The problem for Atlanta is that they are clearly not as good of a team without Horford. There probably isn't a free agent on the market that could come in and keep the Hawks at their current level. At this point, if Horford walks, it feels like it is reset time for this roster. That might even be the correct answer but it remains to be seen if that is the path that they choose.
The Kent Bazemore problem
Kent Bazemore took a huge step forward in 2016 and now the Hawks have to wait and see if they can afford to bring him back.
Bazemore averaged a career-best 11.6 points, 5.1 rebounds, and 2.3 assists. He knocked down 44.1 percent of his field goal attempts and shot 36 percent from three-point range. More importantly, he took over at small forward for Atlanta and helped replace Carroll at both ends of the floor.
Since they originally inked Bazemore to just a two-year deal, the Hawks don't have Bazemore's full Bird rights. That is the exact same situation as with Carroll last offseason which ultimately led him to accept a large deal from the Toronto Raptors. The cap explosion this summer is a good thing for Bazemore. Wing players have become hot commodities on the open market and Bazemore will be an intriguing option for a lot of teams.
The Hawks may very well want to bring back Bazemore but the hard reality is they may simply not be able to afford him.
The Point Guard Conundrum
While the cap explosion is going to provide cap space to just about every team out there, the free agent status of Horford and Bazemore really limits what the Hawks will be able to do to improve their team.
The Hawks were heavily involved in a number of trade deadline rumors involving point guards Jeff Teague and Dennis Schröder. The duo has served as a solid one-two punch for Atlanta the last two seasons but the day is rapidly approaching where they will have to make a choice between the two.
Jeff Teague will be entering the final year of his current contract next season. At $8 million per, he is a bargain and could provide an avenue for the Hawks to add another piece either via trade or salary relief. Teague will be 28 next season and will likely be looking for a lucrative deal after playing on a team-friendly deal for the last four seasons.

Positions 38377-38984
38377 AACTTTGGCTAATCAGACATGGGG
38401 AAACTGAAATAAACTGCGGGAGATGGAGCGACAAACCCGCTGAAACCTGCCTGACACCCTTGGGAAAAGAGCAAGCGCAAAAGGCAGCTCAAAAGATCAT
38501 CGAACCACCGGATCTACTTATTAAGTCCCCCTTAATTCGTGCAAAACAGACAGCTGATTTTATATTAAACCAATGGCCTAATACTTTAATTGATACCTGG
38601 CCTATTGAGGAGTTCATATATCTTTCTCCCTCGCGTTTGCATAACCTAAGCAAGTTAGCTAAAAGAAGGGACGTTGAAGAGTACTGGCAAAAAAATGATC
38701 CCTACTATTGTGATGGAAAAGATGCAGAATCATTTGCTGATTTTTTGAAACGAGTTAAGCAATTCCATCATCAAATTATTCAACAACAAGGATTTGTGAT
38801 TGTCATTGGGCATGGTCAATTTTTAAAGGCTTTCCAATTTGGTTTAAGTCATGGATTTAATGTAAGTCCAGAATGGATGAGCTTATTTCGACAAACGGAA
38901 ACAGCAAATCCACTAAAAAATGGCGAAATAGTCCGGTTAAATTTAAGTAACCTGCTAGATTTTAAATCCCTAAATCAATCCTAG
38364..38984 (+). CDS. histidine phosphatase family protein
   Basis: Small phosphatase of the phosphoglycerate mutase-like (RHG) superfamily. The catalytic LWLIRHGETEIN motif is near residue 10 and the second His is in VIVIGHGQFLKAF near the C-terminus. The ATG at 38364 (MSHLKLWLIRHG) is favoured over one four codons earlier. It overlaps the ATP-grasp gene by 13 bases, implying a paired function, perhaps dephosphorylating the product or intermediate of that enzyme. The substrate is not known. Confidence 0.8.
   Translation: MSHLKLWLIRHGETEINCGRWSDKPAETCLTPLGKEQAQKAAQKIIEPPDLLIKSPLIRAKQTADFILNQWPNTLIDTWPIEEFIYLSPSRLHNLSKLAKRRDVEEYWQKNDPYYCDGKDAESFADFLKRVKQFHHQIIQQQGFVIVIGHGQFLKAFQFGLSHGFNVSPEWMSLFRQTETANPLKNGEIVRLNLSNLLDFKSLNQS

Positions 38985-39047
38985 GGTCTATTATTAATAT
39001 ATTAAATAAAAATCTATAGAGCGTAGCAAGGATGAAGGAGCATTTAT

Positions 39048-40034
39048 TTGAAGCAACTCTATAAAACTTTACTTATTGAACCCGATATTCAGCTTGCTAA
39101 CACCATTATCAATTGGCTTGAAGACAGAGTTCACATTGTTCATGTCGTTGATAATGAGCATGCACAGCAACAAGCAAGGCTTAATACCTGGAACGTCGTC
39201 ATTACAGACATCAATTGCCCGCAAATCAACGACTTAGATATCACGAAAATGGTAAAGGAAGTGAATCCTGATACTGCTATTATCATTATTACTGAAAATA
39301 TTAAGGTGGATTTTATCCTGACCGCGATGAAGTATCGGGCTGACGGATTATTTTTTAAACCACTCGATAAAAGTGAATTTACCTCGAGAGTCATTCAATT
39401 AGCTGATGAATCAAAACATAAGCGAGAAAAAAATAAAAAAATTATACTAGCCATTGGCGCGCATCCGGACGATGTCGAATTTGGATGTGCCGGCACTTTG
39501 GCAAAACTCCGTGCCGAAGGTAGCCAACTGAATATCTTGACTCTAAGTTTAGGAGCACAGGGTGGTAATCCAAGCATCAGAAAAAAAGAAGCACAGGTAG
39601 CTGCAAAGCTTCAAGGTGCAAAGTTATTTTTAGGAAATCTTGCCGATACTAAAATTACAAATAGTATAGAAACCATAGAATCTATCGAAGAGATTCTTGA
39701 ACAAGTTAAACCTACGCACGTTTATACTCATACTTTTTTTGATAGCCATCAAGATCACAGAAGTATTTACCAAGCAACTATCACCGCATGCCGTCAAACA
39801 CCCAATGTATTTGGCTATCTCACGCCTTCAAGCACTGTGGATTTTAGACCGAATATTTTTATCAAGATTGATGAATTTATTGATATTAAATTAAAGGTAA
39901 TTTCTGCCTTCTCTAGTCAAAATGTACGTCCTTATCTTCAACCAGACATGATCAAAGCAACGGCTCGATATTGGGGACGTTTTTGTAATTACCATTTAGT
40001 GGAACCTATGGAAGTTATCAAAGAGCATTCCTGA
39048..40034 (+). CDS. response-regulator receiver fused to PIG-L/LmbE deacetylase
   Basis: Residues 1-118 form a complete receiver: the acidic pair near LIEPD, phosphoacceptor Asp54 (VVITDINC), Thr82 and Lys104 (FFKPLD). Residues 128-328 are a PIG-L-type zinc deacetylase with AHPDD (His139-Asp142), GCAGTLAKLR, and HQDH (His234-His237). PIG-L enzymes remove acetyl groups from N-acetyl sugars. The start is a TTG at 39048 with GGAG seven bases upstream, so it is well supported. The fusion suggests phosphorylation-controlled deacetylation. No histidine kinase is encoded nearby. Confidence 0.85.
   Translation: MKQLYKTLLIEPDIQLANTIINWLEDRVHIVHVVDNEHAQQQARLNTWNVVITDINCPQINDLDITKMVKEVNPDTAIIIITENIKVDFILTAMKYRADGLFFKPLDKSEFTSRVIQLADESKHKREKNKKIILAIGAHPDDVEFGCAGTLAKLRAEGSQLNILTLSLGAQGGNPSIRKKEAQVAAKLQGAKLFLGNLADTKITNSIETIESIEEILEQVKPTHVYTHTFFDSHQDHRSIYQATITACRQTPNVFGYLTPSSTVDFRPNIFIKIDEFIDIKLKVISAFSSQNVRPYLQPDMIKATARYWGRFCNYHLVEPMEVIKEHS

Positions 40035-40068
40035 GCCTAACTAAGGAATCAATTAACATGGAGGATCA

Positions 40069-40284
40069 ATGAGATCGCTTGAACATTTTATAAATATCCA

Trading Teague might not be that easy if Hawks' officials aren't convinced that Schröder is ready to take over the job on a full-time basis. He has shown flashes of brilliance but has also battled maturity issues and bad decision making. We have seen him close games in place of Teague only to vanish from the rotation completely a few games later.
Still, Schröder is just 22 years old and has a higher ceiling than Teague as a player. He must harness his emotions if he wants to get to the next level but continuing on as the team's backup may actually stunt his growth.
Schröder is under contract for next season $2.7 million and will be due a $3.8 million qualifying offer in 2018 when he will be eligible for restricted free agency.
If the Hawks elected to deal Teague over the offseason, then it would give them one full season with which to evaluate Schröder as the team's starter before having to hand him a long-term extension.
More talent needed
The 2016 Atlanta Hawks were a good team but not a great one. They were competitive against the Cleveland Cavaliers but simply did not have enough talent top to bottom to be a real threat. That was the case last season as well and here is what I wrote following their elimination from the Conference Finals:
Still the playoffs showed there is work left to be done. I have a firm belief that a team doesn't necessarily have to have to a superstar to be a championship contender, but a team does need talent. Atlanta got a lot of mileage out of its roster in 2015 but to take the next step the talent level must go up. That doesn't necessarily mean that the team must sign the biggest named free agent on the market. The under the radar addition (and often ridiculed) addition of Thabo Sefolosha this past summer made quite a bit of difference for the 2015 team. The Hawks need to add talent to the roster, but it is important that the talent fit with the rest of the group.
That still applies and even more so now due to the overall age of the roster. The Hawks can't afford to bring back the same cast and bank on internal improvement. This group isn't getting any younger and whether it is a retool or a complete reset, changes are in order.